Life was certainly much easier before I started worrying and thinking so much about food.  I read This Organic Life by Joan Dye Gussow a few years ago, and that's what kind of started me tipping this way. I thought it was a book about organic gardening, which I was thinking about trying.  Instead, it was an eye-opening look at the food industry.  It was about gardening, but more "why" than "how".  Her book talks about how supermarket produce is shipped across the nation from mega-farms where it can be grown "cheaply".  So at my local Meijer I can find Idaho potatoes, Washington apples, Georgia peaches, and Vermont maple syrup, just to name a few.  Never mind that the climate in Michigan allows for all the same produce to be grown within 50 miles of here.  And because there's no cross-country shipping, the environmental costs are much lower.  Plus, smaller farmers tend to use more ecologically sound practices  like crop rotation and composting, and they use much less synthetic fertilizers and pesticides because of it.

And now that Ethan has come along, I haven't really been able to work on the house or even really get out of the house.  So I've been reading.  About food.  Since December, I've read Independence Days: A Guide to Sustainable Food Storage and Preparation, The Backyard Homestead, The Omnivore's Dilemma, Animal, Vegetable, Miracle, Real Food: What to Eat and Why, and I'm now into The End of Food.  And the more I read, the worse it gets.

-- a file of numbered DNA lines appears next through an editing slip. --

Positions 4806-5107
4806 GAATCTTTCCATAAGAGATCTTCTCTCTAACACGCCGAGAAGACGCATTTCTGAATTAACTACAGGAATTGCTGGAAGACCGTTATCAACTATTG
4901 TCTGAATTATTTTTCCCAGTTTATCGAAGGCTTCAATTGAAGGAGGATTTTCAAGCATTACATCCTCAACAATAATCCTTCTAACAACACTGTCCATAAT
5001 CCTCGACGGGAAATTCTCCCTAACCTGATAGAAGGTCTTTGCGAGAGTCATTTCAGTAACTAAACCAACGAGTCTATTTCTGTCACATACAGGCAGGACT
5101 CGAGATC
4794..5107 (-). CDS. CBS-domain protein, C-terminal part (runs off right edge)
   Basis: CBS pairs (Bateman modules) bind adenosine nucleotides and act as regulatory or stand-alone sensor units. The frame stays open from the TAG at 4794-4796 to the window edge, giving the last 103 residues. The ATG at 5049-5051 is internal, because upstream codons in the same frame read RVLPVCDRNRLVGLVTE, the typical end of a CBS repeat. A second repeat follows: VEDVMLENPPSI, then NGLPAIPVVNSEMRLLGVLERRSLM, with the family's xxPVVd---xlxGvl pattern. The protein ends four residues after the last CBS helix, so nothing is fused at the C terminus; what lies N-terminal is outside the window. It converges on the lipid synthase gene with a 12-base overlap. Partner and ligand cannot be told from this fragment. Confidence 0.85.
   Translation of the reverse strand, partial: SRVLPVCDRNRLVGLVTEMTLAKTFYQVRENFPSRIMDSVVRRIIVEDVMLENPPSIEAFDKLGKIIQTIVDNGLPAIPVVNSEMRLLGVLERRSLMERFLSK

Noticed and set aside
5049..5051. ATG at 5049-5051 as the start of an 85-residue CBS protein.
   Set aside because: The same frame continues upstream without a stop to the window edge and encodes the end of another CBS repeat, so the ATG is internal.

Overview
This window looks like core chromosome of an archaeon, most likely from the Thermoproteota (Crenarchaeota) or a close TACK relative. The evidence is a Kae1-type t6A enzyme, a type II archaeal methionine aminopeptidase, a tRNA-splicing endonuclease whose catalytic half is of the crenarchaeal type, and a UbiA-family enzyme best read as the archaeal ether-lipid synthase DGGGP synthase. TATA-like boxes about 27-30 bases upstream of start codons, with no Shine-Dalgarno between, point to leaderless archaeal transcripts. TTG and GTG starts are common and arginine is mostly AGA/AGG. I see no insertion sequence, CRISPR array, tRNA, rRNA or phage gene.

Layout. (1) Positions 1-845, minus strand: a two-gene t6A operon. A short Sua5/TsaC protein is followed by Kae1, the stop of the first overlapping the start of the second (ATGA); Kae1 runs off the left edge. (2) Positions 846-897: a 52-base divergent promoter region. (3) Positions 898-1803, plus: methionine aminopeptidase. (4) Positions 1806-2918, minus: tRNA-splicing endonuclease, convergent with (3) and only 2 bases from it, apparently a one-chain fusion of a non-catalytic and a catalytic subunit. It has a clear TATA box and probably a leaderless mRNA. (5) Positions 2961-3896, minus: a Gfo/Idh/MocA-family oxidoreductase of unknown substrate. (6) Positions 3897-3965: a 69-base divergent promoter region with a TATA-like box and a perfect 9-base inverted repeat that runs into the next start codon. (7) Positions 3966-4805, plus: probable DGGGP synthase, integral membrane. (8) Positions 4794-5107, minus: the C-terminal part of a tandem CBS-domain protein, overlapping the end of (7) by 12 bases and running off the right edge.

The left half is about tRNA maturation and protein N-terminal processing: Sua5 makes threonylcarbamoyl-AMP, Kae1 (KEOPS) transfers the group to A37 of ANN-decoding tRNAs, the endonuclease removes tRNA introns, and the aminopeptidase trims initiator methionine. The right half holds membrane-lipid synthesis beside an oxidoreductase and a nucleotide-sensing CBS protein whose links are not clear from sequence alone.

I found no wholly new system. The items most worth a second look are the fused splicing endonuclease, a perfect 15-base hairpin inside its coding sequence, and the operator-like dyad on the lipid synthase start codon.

I've never really been passionate about a cause before.  I'm pretty much a libertarian, so I believe in people's right to do as they please (excepting criminal activity, of course) with little or no government intervention.  But I'm convinced, more than ever, that we are really screwing up.  We've come from a country of small, local farmers who grow food for everyone to a system of monoculture and imports.  Here in Indiana, all you see are fields of corn or soy.  None of which is actually fit to eat as is.  The corn is grown as food for cows or to be processed into various chemicals, including, but not limited to: baking powder, caramel, corn flour, corn starch, corn syrup, high fructose corn syrup, dextrose, dextrin, maltodextrin, mono- and di-glycerides, monosodium glutamate (MSG), sorbitol, food starch, modified food starch, xanthan gum, vegetable oil, vegetable protein, hydrolized vegetable protein, vegetable shortening, lecithin, malt syrup, malt extract, and aspartame.  Take a look at any box of supermarket food, and you'll likely see more than one of these chemicals in the list of ingredients.  Considering that I don't really know what most of these things are or what chemicals were involved in extracting them from a kernel of corn makes me really not want to eat them or feed them to my child...